Manhattan Theatre Club’s presentation of Lillian Hellman’s The Little Foxes succeeds in stressing the domestic issues within a complex family dynamic in Alabama during the early 1900s. Cynthia Nixon is ruthless, icy and fierce, and successfully conveys the idea of seeking justice, and battling sexist viewpoints and judgements throughout her portrayal. Although one may view her character as a vile for letting her husband die, it was crucial to exhibit Regina’s lack of empathy and detachment from any morals – in order to illuminate her desire for change: no longer be silenced, dominated and manipulated by any male. It is strongly suggested that Regina knew how her life potentially turned out – if she stayed married – like Birdie’s. This was her only salvation.
Laura Linney played the silenced, dominated and submissive Birdie. Her character’s dialogue was staccato like, and the lack of voice was clearly noted, highlighting the position women held in society during the 1900s. Brutal scenes of her husband Oscar abusing verbally were included, in addition to a glimpse of the physical abuse. The scene of her sitting silently on a chair on the corner of the stage was poignant, in addition to her drinking addiction- all highlight her impulse to escape, simultaneously highlighting her inability to do so.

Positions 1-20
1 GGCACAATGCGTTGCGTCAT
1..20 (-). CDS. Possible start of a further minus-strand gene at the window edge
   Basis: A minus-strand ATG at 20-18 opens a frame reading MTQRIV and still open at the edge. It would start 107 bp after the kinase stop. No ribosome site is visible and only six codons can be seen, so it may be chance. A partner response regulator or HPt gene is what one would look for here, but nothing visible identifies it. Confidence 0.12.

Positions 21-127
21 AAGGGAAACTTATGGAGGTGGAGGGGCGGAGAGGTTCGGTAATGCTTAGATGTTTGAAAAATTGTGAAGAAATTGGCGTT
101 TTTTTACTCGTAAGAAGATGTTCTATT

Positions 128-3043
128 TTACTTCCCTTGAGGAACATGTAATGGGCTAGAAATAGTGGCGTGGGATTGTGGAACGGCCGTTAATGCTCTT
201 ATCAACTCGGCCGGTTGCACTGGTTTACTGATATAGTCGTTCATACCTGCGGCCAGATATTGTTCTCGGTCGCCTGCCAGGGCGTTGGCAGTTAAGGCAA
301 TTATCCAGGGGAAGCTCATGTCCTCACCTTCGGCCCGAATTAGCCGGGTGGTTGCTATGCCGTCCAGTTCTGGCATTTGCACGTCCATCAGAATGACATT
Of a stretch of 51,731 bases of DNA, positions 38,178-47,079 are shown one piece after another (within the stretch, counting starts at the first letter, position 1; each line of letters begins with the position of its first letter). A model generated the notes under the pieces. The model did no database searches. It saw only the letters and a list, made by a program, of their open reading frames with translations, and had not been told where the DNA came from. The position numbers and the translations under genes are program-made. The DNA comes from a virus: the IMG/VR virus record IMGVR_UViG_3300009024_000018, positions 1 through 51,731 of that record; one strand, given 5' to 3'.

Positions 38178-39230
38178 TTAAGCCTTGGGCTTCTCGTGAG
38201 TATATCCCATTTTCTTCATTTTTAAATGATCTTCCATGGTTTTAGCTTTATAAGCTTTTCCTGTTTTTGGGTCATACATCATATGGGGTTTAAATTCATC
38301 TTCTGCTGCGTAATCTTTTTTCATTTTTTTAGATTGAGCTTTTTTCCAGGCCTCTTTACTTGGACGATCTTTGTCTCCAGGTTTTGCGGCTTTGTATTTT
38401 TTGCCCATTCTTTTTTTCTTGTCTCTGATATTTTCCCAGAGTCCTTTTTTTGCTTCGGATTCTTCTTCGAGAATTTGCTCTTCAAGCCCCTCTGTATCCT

With strong and intense performances from the rest of the supporting cast, this play is more applicable to today than to when it was originally produced. Congratulations to the cast and company for winning 3 Drama Desk Awards, including Outstanding Actress in a Play (Linney), Outstanding Featured Actress in a Play (Nixon) and Outstanding Costume Design (Jane Greenwood). Congratulations to Cynthia Nixon on her second Tony Award, for her performance in The Little Foxes.
The Little Foxes is currently playing at the Samuel J. Friedman Theatre. I entered the TodayTix Rush sale at 10:00AM the day of the performance, and got $30 tickets, for the front row of the mezzanine, which was great value.